GORDONSVILLE, Va., Oct. 17, 2012 /PRNewswire/ -- One of the nation's leading baby products experts has released a new book with a commonsense approach to infant nutrition and saving money on baby. Sandra Gordon shares over 50 top money-saving tips with new parents in Save a Bundle: 50+ Ways to Save Big on Baby Gear, available as an e-book or paperback on Amazon.com.
"As a first-time parent, it's easy to feel paralyzed and frustrated by the rows of inventory at the baby products superstore and the stock of stuff on baby websites," said Gordon, who is also the co-author of Consumer Reports Best Baby Products (the 8th, 9th and 10th editions). "Moms are further overwhelmed with pressures to breastfeed, use the right baby formula, and returning to work. I wrote this book because I know that new parents can spend less, get better value, and still buy high-quality, safe products without compromising nutrition or spending a bundle. And there is no better strategy for infant nutrition than to breastfeed or use store brand formula."
Gordon encourages mothers to breastfeed because breast milk is better for babies and will save moms thousands of dollars. It is the "gold standard" nutritionally, and is the most economical choice for family bottom lines.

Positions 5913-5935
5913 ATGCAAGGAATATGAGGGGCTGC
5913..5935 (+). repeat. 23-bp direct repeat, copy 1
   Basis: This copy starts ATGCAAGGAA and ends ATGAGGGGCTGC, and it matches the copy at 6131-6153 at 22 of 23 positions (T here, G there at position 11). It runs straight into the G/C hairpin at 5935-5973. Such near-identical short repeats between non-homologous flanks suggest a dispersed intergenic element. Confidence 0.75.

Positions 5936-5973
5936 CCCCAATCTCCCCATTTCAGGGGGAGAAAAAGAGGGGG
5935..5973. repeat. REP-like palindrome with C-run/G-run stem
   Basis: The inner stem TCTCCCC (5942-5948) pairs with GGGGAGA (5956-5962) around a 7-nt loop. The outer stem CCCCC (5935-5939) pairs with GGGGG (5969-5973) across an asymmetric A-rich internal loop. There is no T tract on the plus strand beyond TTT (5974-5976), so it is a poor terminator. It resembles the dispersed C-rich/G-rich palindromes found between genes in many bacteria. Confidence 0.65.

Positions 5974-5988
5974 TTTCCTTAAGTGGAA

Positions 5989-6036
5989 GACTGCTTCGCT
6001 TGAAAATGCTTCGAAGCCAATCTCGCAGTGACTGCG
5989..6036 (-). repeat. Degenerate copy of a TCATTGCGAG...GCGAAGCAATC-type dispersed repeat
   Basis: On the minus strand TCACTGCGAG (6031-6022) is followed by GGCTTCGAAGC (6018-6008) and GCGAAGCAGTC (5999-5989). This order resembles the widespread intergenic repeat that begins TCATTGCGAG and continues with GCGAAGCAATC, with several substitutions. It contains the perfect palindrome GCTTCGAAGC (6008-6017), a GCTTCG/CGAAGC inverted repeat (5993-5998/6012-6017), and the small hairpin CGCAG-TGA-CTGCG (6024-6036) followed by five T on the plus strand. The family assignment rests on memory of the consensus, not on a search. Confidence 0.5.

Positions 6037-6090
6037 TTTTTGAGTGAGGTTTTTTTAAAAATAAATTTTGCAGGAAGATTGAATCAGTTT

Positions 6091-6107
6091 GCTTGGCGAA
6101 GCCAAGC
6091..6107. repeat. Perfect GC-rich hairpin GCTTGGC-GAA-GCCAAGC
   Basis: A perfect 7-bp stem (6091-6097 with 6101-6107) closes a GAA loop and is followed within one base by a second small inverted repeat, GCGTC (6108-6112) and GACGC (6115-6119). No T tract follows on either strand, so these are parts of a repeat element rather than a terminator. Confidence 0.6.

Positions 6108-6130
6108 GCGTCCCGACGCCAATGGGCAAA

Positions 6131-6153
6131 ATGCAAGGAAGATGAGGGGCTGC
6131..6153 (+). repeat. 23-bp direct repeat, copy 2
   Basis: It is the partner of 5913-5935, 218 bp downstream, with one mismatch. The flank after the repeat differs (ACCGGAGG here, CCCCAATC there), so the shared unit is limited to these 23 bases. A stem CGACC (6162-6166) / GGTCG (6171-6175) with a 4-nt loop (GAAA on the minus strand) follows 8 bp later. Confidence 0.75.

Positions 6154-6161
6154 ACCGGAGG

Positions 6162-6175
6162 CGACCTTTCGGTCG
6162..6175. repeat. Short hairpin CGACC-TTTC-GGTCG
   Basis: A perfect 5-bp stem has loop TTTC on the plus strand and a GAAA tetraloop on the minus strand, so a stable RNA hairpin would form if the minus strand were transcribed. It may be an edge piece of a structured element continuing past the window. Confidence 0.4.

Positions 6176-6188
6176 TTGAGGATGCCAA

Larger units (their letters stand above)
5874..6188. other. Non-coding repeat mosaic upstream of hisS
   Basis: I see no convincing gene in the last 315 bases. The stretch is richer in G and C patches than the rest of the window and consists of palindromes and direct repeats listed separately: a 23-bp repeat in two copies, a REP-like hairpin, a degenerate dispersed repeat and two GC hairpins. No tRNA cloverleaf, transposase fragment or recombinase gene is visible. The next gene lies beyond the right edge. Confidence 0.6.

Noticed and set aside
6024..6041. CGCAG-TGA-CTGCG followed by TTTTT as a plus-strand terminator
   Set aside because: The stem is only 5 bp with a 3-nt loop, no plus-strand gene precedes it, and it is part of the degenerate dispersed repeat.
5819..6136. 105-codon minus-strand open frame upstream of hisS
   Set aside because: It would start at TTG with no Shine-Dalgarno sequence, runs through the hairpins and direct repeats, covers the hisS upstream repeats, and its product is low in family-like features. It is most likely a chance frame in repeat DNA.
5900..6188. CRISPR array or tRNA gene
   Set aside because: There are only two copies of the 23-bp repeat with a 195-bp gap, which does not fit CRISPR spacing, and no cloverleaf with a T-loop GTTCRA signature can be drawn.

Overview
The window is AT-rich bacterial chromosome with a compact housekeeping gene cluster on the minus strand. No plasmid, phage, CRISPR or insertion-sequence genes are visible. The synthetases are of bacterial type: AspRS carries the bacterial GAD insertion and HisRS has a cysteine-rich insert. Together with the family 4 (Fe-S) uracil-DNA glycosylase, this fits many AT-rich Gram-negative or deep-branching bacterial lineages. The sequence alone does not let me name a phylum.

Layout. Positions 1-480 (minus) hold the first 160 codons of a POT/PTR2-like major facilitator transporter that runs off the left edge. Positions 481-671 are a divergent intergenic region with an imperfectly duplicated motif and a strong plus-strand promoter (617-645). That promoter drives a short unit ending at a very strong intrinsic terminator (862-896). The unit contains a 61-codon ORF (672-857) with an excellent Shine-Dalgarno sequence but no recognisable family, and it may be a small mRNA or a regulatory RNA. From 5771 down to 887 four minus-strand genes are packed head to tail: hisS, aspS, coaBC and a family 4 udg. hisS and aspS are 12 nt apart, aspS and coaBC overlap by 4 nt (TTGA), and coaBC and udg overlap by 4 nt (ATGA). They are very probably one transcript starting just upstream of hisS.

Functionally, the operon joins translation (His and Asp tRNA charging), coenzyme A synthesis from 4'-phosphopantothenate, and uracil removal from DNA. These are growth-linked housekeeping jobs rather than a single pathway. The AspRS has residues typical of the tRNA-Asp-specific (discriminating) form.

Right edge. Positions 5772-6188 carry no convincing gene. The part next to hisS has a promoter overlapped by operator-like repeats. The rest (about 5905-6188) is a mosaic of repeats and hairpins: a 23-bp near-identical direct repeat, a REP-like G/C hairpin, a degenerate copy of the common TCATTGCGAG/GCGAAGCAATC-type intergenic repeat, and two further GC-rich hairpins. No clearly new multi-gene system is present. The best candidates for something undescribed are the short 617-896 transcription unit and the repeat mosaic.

"There are hundreds of components in human milk that aren't replicable, such as growth factors, hormones, immune factors, and factors that decrease inflammation," says Miriam H. Labbok, M.D., M.P.H., director of the Center for Infant and Young Child Feeding and Care at the University of North Carolina at Chapel Hill, in the "Keep the Breastaurant Open" chapter of the book.
Gordon also recognizes the reality of American motherhood: "According to the United States Department of Agriculture (USDA), 80 percent of babies ages 3 months to 11 months in the U.S. are fed at least some infant formula, as more moms return to the workplace after maternity leave, and like the convenience that infant formula offers."
"If you want or need to use infant formula for whatever reason, definitely go with the store brand. Store-brand infant formulas, labeled with the names of retail-store brands, such as Target (Up & Up) or Wal-Mart (Parent's Choice) are as nutritionally complete as national brand formulas, yet cost up to 50 percent less, which can add up to a savings of $1,000 or more per year," writes Gordon.
More information is available on www.storebrandformula.com.
SOURCE Store Brand Formula